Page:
RegenMed and Cell Gadgets series is an overview of “smart devices”, biochips, matrices and biomaterials for research and therapy.
Low cost high resolution 3D bioprinter from BioBots!
1. Remote control of engineered photo-switchable cells
Can you imagine a possibility to control of spacial organization 3D microtissues in culture remotely? It’s blowing my mind guys, because it’s possible now! Group of researchers demonstrated that engineering of cell surface can provide a remote control to on-demand assembly and differentiation of cells in culture:
We report a general cell surface molecular engineering strategy via liposome fusion delivery to create a dual photo-active and bio-orthogonal cell surface for remote controlled spatial and temporal manipulation of microtissue assembly and disassembly.
Possibilities of cells remote control via surface engineering could be enormous:
New methods that rewire cell surfaces with the capability to control cell interconnectivity in space and time would allow for further exploration of a range of fundamental cell behavior studies and provide new ways to install imaging probes, advance cell based biotechnologies and accelerate regenerative medicine and tissue engineering based therapies.
2. Bone marrow-on-a-chip
Bone marrow is a new addition to the list of “organs-on-chip”, created by Wyss Institute. Technology of functionality of novel engineered bone marrow described in Nature Methods:
The engineered bone marrow (eBM) retains hematopoietic stem and progenitor cells in normal in vivo–like proportions for at least 1 week in culture. eBM models organ-level marrow toxicity responses and protective effects of radiation countermeasure drugs, whereas conventional bone marrow culture methods do not.
Learn more from this video:
3. Bioinspired 3D-printed device to detoxify the blood
Bioengineers from UCSD described detoxifying device, inspired by liver structure:
… a research team led by nanoengineering professor Shaochen Chen created a 3D-printed hydrogel matrix to house nanoparticles, forming a device that mimics the function of the liver by sensing, attracting and capturing toxins routed from the blood. The device, which is in the proof-of-concept stage, mimics the structure of the liver but has a larger surface area designed to efficiently attract and trap toxins within the device. In an in vitro study, the device completely neutralized pore-forming toxins.
The study published in Nature Communications.
4. Cell sort-on-chip using sound waves
Researchers from MIT described a new method of cell sorting on a chip, using sound waves. Unlike previous similar chips, the authors modified device by tilting sound waves:
This simple modification dramatically boosts the efficiency of such devices, says Taher Saif, a professor of mechanical science and engineering at the University of Illinois at Urbana-Champaign. “That is just enough to make cells of different sizes and properties separate from each other without causing any damage or harm to them,” says Saif, who was not involved in this work.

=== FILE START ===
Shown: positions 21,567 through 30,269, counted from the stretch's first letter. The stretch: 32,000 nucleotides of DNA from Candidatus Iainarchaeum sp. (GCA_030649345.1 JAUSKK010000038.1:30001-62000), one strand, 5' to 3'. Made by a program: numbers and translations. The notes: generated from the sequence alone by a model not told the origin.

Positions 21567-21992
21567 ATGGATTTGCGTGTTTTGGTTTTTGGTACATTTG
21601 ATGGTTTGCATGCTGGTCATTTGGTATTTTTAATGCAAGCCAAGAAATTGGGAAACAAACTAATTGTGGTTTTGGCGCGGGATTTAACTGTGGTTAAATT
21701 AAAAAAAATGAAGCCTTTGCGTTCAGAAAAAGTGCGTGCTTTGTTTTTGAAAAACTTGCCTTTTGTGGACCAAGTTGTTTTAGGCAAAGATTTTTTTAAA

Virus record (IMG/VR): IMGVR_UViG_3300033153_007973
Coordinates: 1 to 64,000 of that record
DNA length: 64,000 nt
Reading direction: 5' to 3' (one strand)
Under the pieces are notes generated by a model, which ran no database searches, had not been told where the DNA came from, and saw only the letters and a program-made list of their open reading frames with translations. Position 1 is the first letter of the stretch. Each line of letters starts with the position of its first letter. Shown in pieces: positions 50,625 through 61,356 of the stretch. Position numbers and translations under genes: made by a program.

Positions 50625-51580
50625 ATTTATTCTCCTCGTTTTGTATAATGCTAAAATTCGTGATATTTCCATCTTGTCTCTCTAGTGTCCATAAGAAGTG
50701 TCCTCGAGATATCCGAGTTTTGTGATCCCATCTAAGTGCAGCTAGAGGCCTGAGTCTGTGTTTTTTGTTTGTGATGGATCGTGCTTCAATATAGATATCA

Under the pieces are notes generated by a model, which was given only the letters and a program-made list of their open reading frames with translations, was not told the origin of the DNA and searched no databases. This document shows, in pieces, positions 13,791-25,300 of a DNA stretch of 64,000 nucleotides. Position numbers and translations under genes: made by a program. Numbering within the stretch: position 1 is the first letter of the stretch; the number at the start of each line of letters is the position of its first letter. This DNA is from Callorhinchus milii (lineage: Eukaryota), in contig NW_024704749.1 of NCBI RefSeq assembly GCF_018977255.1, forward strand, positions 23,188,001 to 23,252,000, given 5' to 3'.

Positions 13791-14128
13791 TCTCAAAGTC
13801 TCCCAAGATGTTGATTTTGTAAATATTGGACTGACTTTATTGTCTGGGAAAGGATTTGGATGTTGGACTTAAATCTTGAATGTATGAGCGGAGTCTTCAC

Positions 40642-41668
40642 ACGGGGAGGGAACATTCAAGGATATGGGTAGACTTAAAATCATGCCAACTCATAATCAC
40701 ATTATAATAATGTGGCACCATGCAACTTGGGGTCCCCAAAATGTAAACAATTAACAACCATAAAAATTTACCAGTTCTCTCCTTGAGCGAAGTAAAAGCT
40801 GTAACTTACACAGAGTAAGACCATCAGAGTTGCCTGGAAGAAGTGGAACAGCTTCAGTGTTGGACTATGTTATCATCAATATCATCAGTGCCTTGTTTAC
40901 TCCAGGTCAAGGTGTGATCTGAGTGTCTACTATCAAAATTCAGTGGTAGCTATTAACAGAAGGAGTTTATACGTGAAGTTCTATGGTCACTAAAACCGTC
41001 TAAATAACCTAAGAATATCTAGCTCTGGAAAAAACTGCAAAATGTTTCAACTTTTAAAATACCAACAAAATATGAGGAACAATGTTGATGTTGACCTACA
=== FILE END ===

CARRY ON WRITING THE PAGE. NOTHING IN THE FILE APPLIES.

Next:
In the study, the authors successfully demonstrated that device could be used for separation of circulating tumor cells.
Learn more from this video:
5. Heart-on-chip for high throughput pharmacology
One more very cool chip from Wyss Institute. It was designed for high throughput studies in pharmacology.
The higher throughput fluidic heart on a chip has applications in testing of cardiac tissues built from rare or expensive cell sources and for integration with other organ mimics. These advances will help alleviate translational barriers for commercial adoption of these technologies by improving the throughput and reproducibility of readout, standardization of the platform and scalability of manufacture.
Implementation of automation in chip fabrications and its design for high throughput testing will significantly accelerate commercialization of this technology.
The team expects that the cell-sorting system will revolutionize research by allowing the fast, efficient control and separation of individual cells that could then be studied in vast numbers.
These patterns create magnetic tracks and elements like switches, transistors, and diodes that guide magnetic beads and single cells tagged with magnetic nanoparticles through a thin liquid film.
Scalability of such printed “easy-to-fabricate” device will allow rapid commercialization.
Platelet BioGenesis’ biochip has two chambers with a perforated barrier in between. One chamber mimics the bone marrow micro-environment, and the other mimics the blood vessel micro-environment. The company sources stem cells from partners who generate megakaryocytes, which are then inserted into the bone marrow chamber. The cells extend proplatelets into the blood vessel chamber that eventually break off, as they do in humans.
Detailed description of platelet-on-chip you can find in Blood journal.
8. Optical cell separation in 3D cultures
Japanese researchers reported new cell separation technique, based on photodegradable hydrogels:
Local light irradiation could degrade the hydrogel corresponding to the micropattern image designed on a laptop; minimum resolution of photodegradation was estimated at 20 µm. Light irradiation separated an encapsulated fluorescent microbead without any contamination of neighbor beads, even at multiple targets. Upon selective separation of target cells in the hydrogels, the separated cells have grown on another dish, resulting in pure culture.